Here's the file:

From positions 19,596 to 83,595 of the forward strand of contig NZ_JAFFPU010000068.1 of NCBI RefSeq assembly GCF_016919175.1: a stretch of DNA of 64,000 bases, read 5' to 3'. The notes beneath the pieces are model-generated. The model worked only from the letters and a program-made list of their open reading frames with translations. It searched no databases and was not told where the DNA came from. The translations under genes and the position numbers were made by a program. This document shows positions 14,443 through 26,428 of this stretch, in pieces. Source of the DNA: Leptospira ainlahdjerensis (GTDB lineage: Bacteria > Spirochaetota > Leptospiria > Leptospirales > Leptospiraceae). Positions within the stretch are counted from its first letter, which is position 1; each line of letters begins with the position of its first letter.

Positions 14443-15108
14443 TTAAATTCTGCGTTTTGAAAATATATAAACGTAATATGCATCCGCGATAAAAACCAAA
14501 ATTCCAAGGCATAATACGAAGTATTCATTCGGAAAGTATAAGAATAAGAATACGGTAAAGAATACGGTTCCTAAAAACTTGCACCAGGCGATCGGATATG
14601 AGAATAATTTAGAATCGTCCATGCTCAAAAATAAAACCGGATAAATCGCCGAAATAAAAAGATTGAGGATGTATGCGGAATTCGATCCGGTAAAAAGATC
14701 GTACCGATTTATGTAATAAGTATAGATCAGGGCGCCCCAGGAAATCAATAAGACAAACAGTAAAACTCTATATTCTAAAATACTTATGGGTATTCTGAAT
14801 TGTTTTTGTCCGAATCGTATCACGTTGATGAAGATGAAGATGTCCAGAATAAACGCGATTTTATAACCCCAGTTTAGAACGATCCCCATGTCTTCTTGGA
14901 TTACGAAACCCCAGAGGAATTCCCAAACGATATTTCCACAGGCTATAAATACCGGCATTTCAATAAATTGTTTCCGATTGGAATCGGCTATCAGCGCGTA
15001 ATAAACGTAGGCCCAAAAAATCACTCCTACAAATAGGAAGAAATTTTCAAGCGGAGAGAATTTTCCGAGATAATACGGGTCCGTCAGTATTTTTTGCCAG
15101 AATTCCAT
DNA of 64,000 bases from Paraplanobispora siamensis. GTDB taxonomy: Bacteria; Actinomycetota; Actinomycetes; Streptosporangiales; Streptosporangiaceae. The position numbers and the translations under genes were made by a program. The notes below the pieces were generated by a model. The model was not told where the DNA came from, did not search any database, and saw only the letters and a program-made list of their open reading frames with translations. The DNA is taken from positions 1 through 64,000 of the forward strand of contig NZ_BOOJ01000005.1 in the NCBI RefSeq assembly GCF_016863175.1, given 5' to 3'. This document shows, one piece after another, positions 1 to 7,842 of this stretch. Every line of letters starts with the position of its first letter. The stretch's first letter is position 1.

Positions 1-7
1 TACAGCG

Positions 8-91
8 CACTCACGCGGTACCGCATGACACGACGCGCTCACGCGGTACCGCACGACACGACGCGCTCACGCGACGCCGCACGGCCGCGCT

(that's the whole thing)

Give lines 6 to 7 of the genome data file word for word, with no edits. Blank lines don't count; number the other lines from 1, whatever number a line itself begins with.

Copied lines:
14701 GTACCGATTTATGTAATAAGTATAGATCAGGGCGCCCCAGGAAATCAATAAGACAAACAGTAAAACTCTATATTCTAAAATACTTATGGGTATTCTGAAT
14801 TGTTTTTGTCCGAATCGTATCACGTTGATGAAGATGAAGATGTCCAGAATAAACGCGATTTTATAACCCCAGTTTAGAACGATCCCCATGTCTTCTTGGA